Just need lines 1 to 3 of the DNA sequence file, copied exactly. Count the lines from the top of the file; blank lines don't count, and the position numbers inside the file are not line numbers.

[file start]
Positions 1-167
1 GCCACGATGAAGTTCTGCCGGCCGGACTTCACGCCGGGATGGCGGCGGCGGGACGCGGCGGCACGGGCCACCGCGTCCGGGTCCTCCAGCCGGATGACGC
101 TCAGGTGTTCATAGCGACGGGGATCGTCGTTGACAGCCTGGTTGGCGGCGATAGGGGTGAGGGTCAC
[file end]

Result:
Positions 1-167
1 GCCACGATGAAGTTCTGCCGGCCGGACTTCACGCCGGGATGGCGGCGGCGGGACGCGGCGGCACGGGCCACCGCGTCCGGGTCCTCCAGCCGGATGACGC
101 TCAGGTGTTCATAGCGACGGGGATCGTCGTTGACAGCCTGGTTGGCGGCGATAGGGGTGAGGGTCAC